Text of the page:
Manga (aka Japanese comics) is a massive industry. In Japan alone, it was worth 675.9 billion yen (about US$5.9 billion) in 2021. Over in the West, manga is going through another boom in popularity off the back of streaming anime, pandemic boredom, and a wide variety of content. So much so, publishers are having trouble keeping many titles in print.
It also helps that the manga industry has successfully appealed to a broad audience. Many different genres are represented. Additionally, publishers have successfully aligned stories with popular and niche interests. There’s likely a title out there that appeals to whatever you’re into, whether that be sports, cooking, cute animals or something else entirely.
While the genres and topics are broad, manga broadly fits into five distinct demographics. These are:
These terms often get used when discussing manga (and anime) but what do they mean? Read on to learn more about each one, including their characteristics and some of their popular titles.
Note: Before we go any further, it’s worth pointing out that the terms often get mistaken for genres. In reality, they’re marketing terms that originated in the manga publishing world to signify a target audience. Over time they became more ubiquitous with critics and fandom, where they’re used as descriptors for tone and as a way to set certain expectations for a manga title.
Essentially kodomo is manga for children.
Like other mediums, the stories usually focus on kids going on fun adventures, talking animals, and comic mischief. While not always the case, popular kodomo titles tend to be based on existing properties such as animated series and toy lines.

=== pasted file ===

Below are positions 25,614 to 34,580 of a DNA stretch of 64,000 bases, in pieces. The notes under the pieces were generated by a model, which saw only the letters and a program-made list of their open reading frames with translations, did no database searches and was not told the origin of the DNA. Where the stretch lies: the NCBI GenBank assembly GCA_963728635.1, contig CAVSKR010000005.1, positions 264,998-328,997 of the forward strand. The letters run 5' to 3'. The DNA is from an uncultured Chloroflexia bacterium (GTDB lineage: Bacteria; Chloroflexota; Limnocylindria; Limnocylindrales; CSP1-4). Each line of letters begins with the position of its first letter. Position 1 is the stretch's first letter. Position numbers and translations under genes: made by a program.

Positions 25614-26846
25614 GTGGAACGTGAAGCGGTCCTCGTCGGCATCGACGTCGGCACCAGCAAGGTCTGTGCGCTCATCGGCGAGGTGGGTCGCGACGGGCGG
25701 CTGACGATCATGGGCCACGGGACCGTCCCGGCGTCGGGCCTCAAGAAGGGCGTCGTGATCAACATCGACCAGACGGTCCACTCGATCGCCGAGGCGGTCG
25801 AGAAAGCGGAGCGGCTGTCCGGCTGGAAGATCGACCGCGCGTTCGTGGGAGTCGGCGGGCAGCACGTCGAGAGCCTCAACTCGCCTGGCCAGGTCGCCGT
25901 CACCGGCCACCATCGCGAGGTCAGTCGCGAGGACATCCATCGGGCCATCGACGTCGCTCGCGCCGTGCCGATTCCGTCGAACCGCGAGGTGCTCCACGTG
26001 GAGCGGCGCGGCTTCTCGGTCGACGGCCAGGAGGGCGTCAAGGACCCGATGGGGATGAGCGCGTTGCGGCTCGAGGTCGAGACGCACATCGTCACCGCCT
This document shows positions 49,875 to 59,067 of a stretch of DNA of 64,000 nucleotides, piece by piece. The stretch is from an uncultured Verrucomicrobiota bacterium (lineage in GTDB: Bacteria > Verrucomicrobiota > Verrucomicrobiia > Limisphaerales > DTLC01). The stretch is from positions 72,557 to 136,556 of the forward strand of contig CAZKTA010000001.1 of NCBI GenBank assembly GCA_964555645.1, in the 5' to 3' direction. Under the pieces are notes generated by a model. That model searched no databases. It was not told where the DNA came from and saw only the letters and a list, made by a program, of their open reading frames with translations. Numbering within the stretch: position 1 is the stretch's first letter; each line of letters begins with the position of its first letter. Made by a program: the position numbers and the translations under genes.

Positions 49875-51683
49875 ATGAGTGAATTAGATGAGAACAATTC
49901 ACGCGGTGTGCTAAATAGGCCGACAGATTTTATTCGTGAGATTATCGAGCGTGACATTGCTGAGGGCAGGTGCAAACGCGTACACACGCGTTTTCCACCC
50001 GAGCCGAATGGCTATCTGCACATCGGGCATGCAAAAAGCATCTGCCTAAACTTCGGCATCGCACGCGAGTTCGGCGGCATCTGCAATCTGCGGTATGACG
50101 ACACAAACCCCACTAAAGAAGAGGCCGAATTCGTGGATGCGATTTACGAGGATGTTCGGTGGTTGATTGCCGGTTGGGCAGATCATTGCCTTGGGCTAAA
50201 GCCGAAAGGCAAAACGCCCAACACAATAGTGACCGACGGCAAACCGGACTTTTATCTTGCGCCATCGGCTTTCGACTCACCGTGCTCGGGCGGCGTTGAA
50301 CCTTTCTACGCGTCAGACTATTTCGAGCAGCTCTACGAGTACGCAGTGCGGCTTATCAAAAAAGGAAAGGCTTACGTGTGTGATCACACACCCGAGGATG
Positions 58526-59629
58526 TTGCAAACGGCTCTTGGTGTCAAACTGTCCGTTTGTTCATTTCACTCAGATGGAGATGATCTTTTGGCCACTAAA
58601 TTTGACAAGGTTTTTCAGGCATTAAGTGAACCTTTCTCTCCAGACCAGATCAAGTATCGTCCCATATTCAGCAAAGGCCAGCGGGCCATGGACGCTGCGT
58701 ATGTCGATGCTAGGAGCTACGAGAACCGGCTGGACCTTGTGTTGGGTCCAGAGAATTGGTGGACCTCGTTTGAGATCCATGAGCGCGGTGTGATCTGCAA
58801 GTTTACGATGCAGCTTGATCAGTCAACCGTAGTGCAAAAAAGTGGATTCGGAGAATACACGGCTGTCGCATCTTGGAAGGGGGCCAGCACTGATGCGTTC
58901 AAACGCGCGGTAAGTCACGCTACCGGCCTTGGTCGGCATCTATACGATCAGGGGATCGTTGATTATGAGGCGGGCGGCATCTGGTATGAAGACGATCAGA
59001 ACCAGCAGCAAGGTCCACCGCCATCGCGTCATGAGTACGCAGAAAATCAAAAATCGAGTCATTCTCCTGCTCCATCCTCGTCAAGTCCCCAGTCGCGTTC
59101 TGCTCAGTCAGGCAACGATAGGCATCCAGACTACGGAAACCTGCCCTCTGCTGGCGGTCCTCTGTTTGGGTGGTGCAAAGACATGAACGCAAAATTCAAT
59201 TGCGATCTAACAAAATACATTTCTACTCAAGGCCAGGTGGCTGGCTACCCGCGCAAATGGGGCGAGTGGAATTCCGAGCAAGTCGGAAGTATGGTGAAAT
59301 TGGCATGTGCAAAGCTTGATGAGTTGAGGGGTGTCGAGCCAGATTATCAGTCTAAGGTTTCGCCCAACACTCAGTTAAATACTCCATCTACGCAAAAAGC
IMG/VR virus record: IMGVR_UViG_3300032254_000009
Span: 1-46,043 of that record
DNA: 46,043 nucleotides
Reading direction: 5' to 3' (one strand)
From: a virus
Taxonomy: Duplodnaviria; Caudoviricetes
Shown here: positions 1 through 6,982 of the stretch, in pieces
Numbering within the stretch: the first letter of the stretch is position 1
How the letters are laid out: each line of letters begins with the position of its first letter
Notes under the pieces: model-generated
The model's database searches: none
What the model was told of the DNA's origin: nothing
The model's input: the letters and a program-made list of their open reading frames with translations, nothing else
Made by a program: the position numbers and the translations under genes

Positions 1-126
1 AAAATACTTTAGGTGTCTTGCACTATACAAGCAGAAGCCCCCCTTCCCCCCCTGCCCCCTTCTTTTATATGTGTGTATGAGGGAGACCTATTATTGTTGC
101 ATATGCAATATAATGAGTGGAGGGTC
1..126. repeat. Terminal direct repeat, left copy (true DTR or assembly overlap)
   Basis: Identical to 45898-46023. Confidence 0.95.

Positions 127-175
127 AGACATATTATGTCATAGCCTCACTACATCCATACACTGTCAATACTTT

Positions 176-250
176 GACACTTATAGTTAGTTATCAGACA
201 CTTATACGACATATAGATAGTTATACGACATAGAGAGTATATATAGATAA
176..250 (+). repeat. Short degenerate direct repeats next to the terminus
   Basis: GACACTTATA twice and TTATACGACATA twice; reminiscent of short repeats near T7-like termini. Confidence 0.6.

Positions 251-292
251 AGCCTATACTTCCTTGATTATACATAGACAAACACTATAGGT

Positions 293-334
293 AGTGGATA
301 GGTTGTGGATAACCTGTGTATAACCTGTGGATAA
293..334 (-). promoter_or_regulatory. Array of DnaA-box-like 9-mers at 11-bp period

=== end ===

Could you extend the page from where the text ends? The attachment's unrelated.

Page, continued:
However, just because a manga is made to appeal to kids doesn’t mean it won’t appeal to older audiences. Some of the most popular titles aimed at children have succeeded because they appeal to all ages.
Unlike the other demographic terms, “kodomo” is not really used in the English speaking market. Instead, you’ll usually see it referred to as “kids manga” or “all ages”.
Examples of kodomo manga
Shonen (sometimes spelled as shounen) is made for males aged 12 to 18 and is the most popular manga demographic. While it successfully attracts its core audience, many titles have also found a dedicated readership of female and older readers.
By appealing to a broad readership, shonen dominates the chart of best selling manga of all time with no signs of it slowing down anytime soon. It certainly helps that many genres fall under the shonen umbrella, which has allowed for there to be manga for most tastes.
Genres common in shonen manga include science fiction, fantasy, supernatural, mecha, mystery, martial arts, sports, and comedy.
While each one is different, some characteristics are often defined by shonen manga. These include young male protagonists, plenty of action, a host of tropes. (There’s nothing wrong with most shonen tropes. They’ve become tropes because they create engaging stories for the intended audience.)
Examples of shonen manga